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Literature Study GuidesO PioneersPart 1 Chapters 4 5 Summary

O Pioneers! | Study Guide

Willa Cather

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O Pioneers! | Part 1, Chapters 4–5 | Summary



Part 1, Chapter 4

Three years of drought come upon the Divide, and many people are leaving. Carl Linstrum finds Alexandra Bergson in the garden and tells her his family is going to St. Louis. He is to learn to engrave from a German man in Chicago. Carl explains that his family's leaving will mean one less thing for Alexandra to worry about and take care of. Alexandra responds that Carl is "about the only one that ever helped [her]." Later the same evening, Alexandra tells her brothers about the Linstrums' plans to leave, and they are angry she won't consider leaving, too. The next day, after a lot of thinking, she informs her brothers that she'll go down to have a look at the farms along the river and consider if they should try trading up.

Part 1, Chapter 5

Alexandra Bergson and her younger brother Emil Bergson spend five days inspecting the farms by the river and asking questions. At the end of her time spent there, Alexandra realizes that, rather than buy land by the river, it would be a better investment to buy more property around their current farm—and resell it when the land is worth more in the future. Oscar Bergson and Lou Bergson are worried about the gamble of taking out a mortgage, but Alexandra feels certain.


Carl Linstrum and Alexandra Bergson's relationship shows some development in the beginning of Part 1, Chapter 4. It becomes clear that they both have strong feelings for each other. Alexandra's way of understanding their compatibility is to note that they have "liked the same things and ... liked them together, without anybody else knowing." This scene reveals how much Alexandra and Carl have depended on each other throughout their childhood and adolescence for companionship and support.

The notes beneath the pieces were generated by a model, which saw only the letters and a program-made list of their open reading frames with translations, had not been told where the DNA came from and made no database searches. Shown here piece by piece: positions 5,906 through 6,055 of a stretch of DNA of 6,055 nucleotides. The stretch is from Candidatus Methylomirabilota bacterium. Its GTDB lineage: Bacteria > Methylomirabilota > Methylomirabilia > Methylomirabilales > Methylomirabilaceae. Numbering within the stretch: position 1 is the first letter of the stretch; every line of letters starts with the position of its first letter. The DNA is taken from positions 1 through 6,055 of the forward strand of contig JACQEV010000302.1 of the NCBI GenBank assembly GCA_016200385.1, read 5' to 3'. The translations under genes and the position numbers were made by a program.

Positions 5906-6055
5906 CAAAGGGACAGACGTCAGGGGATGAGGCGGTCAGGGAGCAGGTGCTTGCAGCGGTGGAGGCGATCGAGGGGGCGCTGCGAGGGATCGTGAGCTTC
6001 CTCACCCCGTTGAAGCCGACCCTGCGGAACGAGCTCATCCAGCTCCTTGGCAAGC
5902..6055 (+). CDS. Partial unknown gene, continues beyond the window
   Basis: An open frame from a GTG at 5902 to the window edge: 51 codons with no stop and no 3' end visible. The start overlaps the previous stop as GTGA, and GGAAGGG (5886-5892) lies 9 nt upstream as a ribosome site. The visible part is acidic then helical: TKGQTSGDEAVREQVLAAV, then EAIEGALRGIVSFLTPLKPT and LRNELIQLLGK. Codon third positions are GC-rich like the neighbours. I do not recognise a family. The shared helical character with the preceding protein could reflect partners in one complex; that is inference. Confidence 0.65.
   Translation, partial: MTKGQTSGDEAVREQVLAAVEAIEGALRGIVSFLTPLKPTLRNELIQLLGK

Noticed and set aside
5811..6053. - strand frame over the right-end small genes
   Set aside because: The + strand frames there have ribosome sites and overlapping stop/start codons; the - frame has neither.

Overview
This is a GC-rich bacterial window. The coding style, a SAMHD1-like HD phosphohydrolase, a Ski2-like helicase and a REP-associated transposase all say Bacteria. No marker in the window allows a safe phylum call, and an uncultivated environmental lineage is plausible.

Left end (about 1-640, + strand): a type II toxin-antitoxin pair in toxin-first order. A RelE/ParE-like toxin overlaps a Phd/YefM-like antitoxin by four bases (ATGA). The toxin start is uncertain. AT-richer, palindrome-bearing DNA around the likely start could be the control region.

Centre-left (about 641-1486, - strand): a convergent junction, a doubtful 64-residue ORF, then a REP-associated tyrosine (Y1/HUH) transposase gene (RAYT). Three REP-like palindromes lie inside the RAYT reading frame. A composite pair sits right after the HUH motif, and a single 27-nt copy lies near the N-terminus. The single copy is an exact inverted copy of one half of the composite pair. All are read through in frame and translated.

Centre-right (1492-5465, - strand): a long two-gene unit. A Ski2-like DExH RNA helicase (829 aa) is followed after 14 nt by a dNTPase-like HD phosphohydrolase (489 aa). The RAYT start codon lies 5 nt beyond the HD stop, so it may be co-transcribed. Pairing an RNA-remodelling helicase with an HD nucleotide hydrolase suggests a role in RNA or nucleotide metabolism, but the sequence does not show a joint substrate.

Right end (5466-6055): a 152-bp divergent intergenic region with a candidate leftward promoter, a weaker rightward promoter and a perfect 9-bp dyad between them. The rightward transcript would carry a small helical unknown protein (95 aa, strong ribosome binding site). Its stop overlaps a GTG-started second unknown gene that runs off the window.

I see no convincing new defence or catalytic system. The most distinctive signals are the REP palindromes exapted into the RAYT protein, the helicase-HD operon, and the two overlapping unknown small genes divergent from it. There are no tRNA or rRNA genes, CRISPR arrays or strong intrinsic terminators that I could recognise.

Alexandra's character is slowly developed as a "truthful, steadfast," and intelligent woman even though she is specifically described as having "not the least spark of cleverness." However, the author seems to differentiate between cleverness and imagination. Alexandra clearly has a pioneer spirit, and the narrator states that "a pioneer should have imagination, should be able to enjoy the idea of things more than the things themselves."

Again, the natures of Alexandra's brothers—as people who are easily influenced by others—is clear to the reader. They are swayed by opinions where Alexandra is steady. Oscar Bergson and Lou Bergson listen to other people's talk in town about leaving and are influenced by it. They also become increasingly angrier at Alexandra because she will not listen or see the wisdom in what everyone else is doing.

Alexandra has a moment of awakening after going to look at the river farms. She realizes how in love she is with the plains and their farmland and is inspired to invest in more of the surrounding land. Her brothers' argument against this idea is, not surprisingly, that no one else is doing it. They think that because no one else is buying up the land, it must be a bad investment. Alexandra, however, sees the opposite, and Part 1 ends with the foreshadowing of a hopeful future.

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